Quote:

Originally Posted by CalamityM (Post 1841689)
Sadly I rarely like it when a stylist does my hair. There's always something about it that I just don't care for - I honestly get better results when I do it myself. Even when I go to a curly hair salon. I've had years to experiment with products and techniques so I know exactly what my hair likes and doesn't like. Stylists never seem to get it right.

The WORST was when I went to a salon in Toronto that had great reviews for cutting hair. They didn't specialize in curly hair, but I thought that since they got rave reviews I'd leave looking awesome. Not so. I walked in with my hair styled and the people at the front desk were all remarking on how great my curls looked. When I left my hair was a frizzy poofy mess. The girl at the counter actually looked aghast and said hopefully "Do you like it?" It was so bad compared to how I walked in it was laughable. Even the stylist looked kind of disappointed - I felt bad for him. As soon as I walked out of the salon I pulled it up into a ponytail and rushed home to wash it.

Thanks foranswering. I have heard people say theyhad a better experience with more upscale salons, and I always wonderedsince. I have not tried a curly hairsalon, because I can’t afford it at the moment, and I am very, very skeptical andcynical (from bad experiences).
Your badexperience is absolutely what I am afraid of for sure. That sounds terrible. Ihave heard of a few Toronto salons that are supposed to be great. I’ll go infor a hair cut later on but stick to styling my own hair especially since myhair can be so fickle.



CalamityM 12-23-2011 09:01 AM

It's totally worth it to go to a curly hair salon though. They cut my hair in a way that leaves it looking awesome. My hair looks a lot better leaving a curly hair salon vs going somewhere else. I just know exactly what my hair likes and how to style it so it looks perfect, but that's hard for a salon to replicate since they're not working on MY unique hair each day. It's more important for me to get a cut that I like...then I can go home and have great hair every day. If you can I'd save up for a cut at a special curly salon. In Toronto I like the Curly Hair Institute and The Curl Ambassadors. Depending on what stylist you choose you can reduce the cost of the cut.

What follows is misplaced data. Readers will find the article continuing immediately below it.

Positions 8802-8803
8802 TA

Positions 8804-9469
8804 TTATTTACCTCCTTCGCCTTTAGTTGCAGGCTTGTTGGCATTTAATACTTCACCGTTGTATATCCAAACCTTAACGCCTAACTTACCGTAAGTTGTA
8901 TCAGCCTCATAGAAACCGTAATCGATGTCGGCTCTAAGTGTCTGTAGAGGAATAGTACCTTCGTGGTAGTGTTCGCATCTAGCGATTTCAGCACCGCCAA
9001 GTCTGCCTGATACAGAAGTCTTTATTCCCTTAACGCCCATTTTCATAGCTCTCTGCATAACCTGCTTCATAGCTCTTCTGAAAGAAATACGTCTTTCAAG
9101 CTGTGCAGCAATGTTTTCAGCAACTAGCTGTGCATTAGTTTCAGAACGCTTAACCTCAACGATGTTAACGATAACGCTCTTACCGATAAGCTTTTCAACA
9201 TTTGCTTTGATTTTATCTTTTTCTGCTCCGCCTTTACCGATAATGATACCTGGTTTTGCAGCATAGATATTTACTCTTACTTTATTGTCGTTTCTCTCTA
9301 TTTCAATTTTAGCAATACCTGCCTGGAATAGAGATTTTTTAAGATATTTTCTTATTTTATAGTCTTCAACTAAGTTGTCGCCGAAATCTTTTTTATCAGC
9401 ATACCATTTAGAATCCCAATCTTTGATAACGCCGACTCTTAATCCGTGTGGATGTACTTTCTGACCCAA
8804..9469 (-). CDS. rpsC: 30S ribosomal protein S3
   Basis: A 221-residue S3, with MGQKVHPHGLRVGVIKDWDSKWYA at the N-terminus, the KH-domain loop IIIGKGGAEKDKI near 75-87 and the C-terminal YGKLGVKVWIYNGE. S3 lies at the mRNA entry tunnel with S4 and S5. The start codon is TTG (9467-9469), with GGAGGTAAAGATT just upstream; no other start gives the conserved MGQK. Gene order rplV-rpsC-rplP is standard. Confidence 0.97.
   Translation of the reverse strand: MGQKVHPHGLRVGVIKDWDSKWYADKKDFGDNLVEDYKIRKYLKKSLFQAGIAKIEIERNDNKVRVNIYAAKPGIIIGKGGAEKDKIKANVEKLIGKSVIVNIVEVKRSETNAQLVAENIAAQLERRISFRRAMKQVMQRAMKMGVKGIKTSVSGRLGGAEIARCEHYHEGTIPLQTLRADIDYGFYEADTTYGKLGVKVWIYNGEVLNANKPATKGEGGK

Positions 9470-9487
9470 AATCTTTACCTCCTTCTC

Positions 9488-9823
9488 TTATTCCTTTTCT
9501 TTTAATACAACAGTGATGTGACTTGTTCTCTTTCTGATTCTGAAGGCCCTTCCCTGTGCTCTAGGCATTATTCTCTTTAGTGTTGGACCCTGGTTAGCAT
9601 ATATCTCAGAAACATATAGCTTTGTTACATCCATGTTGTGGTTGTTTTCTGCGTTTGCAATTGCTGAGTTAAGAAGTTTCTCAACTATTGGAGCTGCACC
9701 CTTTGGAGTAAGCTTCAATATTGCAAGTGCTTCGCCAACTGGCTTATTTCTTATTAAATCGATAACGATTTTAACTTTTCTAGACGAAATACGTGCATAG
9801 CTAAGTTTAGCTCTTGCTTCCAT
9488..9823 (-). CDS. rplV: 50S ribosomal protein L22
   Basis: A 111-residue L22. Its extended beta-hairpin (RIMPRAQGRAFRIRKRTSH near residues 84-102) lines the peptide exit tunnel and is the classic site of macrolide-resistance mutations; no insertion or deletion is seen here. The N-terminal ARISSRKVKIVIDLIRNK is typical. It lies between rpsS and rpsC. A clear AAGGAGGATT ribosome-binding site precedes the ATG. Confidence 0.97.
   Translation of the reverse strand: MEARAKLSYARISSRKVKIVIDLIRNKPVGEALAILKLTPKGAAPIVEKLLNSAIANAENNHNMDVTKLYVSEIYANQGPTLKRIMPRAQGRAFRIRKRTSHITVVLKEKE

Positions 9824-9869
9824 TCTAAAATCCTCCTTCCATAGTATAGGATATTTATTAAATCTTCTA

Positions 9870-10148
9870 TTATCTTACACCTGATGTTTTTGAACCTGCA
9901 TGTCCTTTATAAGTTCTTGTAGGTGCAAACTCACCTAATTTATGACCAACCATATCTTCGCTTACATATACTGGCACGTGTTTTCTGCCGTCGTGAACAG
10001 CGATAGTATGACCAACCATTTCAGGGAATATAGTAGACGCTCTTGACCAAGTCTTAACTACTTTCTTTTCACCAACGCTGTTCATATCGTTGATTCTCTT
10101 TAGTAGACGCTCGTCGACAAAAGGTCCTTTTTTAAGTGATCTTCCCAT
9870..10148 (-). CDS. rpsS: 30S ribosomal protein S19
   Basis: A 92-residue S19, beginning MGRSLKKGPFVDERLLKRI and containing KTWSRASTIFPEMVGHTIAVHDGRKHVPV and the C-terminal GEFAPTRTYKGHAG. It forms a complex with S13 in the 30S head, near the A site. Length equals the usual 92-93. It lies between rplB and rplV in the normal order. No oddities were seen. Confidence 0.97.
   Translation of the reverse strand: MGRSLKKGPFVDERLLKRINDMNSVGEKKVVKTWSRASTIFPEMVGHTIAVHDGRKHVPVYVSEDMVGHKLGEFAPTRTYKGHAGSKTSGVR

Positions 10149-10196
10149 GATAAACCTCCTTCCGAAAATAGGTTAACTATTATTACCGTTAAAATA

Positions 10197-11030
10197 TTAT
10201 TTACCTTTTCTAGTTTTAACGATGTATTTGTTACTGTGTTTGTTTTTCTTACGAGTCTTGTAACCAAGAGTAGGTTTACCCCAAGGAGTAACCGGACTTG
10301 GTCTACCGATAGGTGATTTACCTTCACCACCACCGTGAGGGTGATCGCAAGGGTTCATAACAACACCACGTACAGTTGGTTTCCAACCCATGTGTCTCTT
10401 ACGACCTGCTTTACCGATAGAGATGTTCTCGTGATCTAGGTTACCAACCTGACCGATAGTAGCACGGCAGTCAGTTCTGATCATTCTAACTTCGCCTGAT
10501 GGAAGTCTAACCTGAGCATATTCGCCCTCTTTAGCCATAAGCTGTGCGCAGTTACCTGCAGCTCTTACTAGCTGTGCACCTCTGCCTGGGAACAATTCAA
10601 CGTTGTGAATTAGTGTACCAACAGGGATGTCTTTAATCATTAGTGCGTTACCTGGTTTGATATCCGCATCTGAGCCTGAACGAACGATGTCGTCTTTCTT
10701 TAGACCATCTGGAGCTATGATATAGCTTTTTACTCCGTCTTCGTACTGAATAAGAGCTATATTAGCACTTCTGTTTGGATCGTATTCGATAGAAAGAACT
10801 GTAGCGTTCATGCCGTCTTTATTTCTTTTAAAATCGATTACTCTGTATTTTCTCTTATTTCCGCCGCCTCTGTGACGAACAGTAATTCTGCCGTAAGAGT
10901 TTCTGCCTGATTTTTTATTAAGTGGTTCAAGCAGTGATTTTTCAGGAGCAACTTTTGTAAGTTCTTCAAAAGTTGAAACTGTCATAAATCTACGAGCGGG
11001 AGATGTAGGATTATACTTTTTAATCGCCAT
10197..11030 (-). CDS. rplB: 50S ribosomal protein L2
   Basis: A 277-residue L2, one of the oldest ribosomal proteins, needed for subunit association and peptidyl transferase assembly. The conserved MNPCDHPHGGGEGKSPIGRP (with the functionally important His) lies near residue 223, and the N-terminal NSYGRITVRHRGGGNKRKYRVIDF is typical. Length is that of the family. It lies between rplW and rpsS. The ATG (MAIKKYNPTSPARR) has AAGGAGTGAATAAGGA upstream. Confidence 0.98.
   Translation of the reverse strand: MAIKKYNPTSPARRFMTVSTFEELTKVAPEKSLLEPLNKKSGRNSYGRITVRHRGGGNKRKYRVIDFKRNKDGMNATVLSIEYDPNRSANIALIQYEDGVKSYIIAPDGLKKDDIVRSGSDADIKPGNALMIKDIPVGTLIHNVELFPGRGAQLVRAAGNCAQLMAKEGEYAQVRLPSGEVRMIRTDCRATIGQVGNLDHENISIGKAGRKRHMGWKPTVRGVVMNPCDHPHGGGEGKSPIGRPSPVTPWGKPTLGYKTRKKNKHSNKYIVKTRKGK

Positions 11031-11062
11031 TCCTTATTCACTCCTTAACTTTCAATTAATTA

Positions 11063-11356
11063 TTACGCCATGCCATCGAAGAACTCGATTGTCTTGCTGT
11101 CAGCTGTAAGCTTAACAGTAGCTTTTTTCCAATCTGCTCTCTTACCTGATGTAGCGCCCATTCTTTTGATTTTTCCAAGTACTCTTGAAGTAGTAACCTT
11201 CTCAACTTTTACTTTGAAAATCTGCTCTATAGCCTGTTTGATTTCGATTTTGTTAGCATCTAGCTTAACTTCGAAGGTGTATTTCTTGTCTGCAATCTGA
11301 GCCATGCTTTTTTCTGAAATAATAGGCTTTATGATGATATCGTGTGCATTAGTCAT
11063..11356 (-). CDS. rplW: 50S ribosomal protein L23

naturalnewb 12-24-2011 01:15 AM

Just wanted to open with: I wouldn't really sweat the differences in product lines with a hair dresser. When I was relaxed, I would occasionally bring products with me and I never had a stylist flatly refuse to use them on me. I have had a couple that balked a bit and then tried to sell me on the benefits of the products they use in their salon, but bottom line is that you're a paying customer so, in the end, they'll use the stuff you bring in if you request it.


With that out of the way, I have to say that I am EXTREMELY nervous about salons and I have not been to one since I stopped relaxing my hair about 2 years ago. I'm more concerned with technique (getting a bad cut, bad dye job, etc). I don't want to have to transition out of the damage that someone else does to my hair--lol I can do bad all by myself.

Accidental Curls 12-24-2011 08:03 AM

Quote:

Originally Posted by CalamityM (Post 1842110)
It's totally worth it to go to a curly hair salon though. They cut my hair in a way that leaves it looking awesome. My hair looks a lot better leaving a curly hair salon vs going somewhere else. I just know exactly what my hair likes and how to style it so it looks perfect, but that's hard for a salon to replicate since they're not working on MY unique hair each day. It's more important for me to get a cut that I like...then I can go home and have great hair every day. If you can I'd save up for a cut at a special curly salon. In Toronto I like the Curly Hair Institute and The Curl Ambassadors. Depending on what stylist you choose you can reduce the cost of the cut.

I will keep this in mind when I need a hair cut in next few months. Thanks

Quote:

Originally Posted by naturalnewb (Post 1842649)
Just wanted to open with: I wouldn't really sweat the differences in product lines with a hair dresser. When I was relaxed, I would occasionally bring products with me and I never had a stylist flatly refuse to use them on me. I have had a couple that balked a bit and then tried to sell me on the benefits of the products they use in their salon, but bottom line is that you're a paying customer so, in the end, they'll use the stuff you bring in if you request it.


With that out of the way, I have to say that I am EXTREMELY nervous about salons and I have not been to one since I stopped relaxing my hair about 2 years ago. I'm more concerned with technique (getting a bad cut, bad dye job, etc). I don't want to have to transition out of the damage that someone else does to my hair--lol I can do bad all by myself.

Until joining the forum, I never knew it was acceptable to bring your own products in and you could walk out when the service was bad. So I am glad to know I don't have to take it.

I understand being very nervous. After learning about curly hair I have begin to question some things said to me by some hairstylists. Last summer I was told that the reason curly hair tended to be on the dry side was because curly hair was damaged hair in need of control. When I questioned her reasoning she seemed to get a bit defensive. But a lot of people believe things like this sadly.